Life with Gracie: A bold step to help fight cancer

Men shave their heads for all sorts of reasons.

Some do it to cover up receding hairlines. Some because they appreciate the inner peace that comes with not having to hide their naked pates with bad and noticeable toupees. And some simply because they see the value in being fully bald.

In a second-floor conference room the other day at Granite Telecommunications, Robert McCarley let go of his locks to increase awareness about pancreatic cancer and raise money for research.

“It was a no-brainer for me,” the 52-year-old father from Buford said.

We glare at research and even cancer with indifference. And then we or our sister or brother or mother gets a diagnosis and the world tilts.

That tilt happened for McCarley, a regional account manager of sales at Granite’s Atlanta office, in 1980 when his father, former Alabama state Sen. Mac McCarley, was diagnosed with stomach cancer.

And while dating his wife Hashis Fernandez in 1994, Robert McCarley said her sister was diagnosed with cervical cancer. Doctors gave the 20-year-old eight months to live.

“It was devastating,” McCarley said.

When Sasha Fernandez started to lose her hair during chemotherapy treatments, McCarley decided to shave his head and pay her a visit.

“It put a smile on her face,” he said.

Sasha died Dec. 22, 1994. Mac McCarley, after a second cancer diagnosis to the brain, lost his battle in 2007.

Six years later in 2013, prostate cancer visited Robert McCarley.

And so when he joined Granite a year ago and learned about the company’s Saving by Shaving fundraiser, he had to get involved.

He arrived at the company’s corporate offices in Quincy, Mass., for training just as the second annual event kicked off.

“Just seeing that and hearing the story of our CEO’s father’s battle with pancreatic cancer was inspiring,” McCarley said. “I said I have got to be part of this. Anything I can do to raise awareness, to help eradicate any of these cancers, I have to do it.”

The original event began in February 2014. Granite CEO Rob Hale Jr. jokingly dared an employee to shave his ZZ Top-style beard in exchange for a $10,000 donation to Dana-Farber Cancer Institute. Weeks later, 428 Granite employees shaved their heads or beards and donated hair to Locks of Love.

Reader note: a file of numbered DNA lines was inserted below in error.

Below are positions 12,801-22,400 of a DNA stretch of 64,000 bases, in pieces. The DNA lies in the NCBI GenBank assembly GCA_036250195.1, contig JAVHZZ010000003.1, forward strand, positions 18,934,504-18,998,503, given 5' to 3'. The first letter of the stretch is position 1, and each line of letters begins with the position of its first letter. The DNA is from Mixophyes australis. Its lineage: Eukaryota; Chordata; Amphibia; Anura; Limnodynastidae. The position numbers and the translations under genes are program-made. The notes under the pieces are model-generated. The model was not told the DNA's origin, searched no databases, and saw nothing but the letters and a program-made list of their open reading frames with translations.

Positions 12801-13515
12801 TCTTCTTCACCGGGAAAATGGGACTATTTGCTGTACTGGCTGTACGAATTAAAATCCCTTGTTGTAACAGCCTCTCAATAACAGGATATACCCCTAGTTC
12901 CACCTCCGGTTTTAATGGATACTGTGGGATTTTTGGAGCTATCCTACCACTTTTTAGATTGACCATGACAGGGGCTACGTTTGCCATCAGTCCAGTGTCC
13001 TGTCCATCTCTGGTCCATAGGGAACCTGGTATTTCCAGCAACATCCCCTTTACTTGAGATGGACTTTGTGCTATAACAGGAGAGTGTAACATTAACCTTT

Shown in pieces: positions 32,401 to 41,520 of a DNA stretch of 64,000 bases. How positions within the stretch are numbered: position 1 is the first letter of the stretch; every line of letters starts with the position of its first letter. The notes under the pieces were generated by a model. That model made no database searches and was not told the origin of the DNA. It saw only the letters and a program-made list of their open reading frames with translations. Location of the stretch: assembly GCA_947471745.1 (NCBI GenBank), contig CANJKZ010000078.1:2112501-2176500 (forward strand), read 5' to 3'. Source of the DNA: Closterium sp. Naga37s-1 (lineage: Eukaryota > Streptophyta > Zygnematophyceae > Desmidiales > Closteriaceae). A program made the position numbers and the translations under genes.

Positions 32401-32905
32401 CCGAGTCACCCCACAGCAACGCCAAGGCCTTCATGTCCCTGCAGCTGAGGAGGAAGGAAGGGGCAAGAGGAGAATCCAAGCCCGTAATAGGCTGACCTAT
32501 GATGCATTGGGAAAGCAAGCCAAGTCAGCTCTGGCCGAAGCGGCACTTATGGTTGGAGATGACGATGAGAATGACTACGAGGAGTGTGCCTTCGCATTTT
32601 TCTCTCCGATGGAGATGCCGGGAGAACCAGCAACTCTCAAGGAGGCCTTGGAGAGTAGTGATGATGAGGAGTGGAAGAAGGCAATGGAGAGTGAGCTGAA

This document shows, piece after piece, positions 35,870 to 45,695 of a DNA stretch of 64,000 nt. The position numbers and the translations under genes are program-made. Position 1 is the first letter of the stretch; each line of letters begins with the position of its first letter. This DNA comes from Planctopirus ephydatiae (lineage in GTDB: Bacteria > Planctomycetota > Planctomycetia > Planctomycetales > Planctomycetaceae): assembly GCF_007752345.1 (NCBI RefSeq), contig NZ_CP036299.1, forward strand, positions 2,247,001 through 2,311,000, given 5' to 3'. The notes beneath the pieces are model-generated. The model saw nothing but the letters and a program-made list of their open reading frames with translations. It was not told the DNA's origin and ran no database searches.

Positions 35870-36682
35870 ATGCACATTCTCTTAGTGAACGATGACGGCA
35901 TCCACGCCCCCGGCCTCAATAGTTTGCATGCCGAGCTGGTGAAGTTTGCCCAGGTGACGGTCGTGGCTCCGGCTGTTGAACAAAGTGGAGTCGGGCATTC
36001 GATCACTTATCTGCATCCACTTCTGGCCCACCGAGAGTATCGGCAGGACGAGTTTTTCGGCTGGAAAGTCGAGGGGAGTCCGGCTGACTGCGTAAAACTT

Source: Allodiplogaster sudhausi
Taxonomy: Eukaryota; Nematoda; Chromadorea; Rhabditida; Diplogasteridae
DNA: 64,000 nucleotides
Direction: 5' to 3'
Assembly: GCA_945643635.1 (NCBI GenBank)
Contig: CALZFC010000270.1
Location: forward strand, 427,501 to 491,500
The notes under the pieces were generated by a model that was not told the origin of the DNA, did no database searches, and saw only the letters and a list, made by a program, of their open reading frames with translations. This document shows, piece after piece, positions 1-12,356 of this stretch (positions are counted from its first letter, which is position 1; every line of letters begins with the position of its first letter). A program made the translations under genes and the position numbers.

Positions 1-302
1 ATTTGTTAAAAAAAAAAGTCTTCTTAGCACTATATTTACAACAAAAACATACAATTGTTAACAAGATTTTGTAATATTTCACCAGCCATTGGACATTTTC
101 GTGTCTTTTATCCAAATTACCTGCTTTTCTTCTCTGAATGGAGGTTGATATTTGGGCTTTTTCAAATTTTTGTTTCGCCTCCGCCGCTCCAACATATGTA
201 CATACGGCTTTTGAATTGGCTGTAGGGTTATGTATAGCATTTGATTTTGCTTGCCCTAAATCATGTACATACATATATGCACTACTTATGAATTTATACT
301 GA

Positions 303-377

Granite, Rob Hale and his mother, Judy Hale, donated more than $2.2 million to Dana-Farber from that one event. Last year, 550 Granite employees shaved and the company donated $3.25 million to Dana-Farber.

This year, Hale issued a challenge to team members to aim even higher, and once again they rose to the occasion, raising more than $4.25 million.

McCarley was one of 42 employees in the Atlanta office and more than 780 nationwide to participate. That’s about 80 percent of their employee network.

Shane Hoff, regional vice president of sales, expects even greater participation in Atlanta next year when officials expect to double the company’s sales force.

“We are passionate about supporting this cause,” Hoff said. “We truly believe that the research being conducted is going to impact thousands of lives in the near future. Pancreatic cancer has the highest mortality rate of all major cancers. On a more personal level, we lost a teammate, our CEO’s father, and co-founder, Bob Hale, to this disease.”

For every person willing to participate in Saving by Shaving and Locks of Love, the company donates $5,000 to Dana-Farber.

In total, the company has donated more than $10 million to cancer research over the past three years.

A day after he sat in the barber’s chair to shave his head, McCarley still felt good about supporting the event.

“These are crazy times,” he said, “but yesterday it was all about giving and caring and what we can do to help other people.”

His only hope now is to persuade his wife and two teenage daughters to join him in making Saving by Shaving a family affair next year.

“I’m going to work on them,” he said.

Well, good luck with that.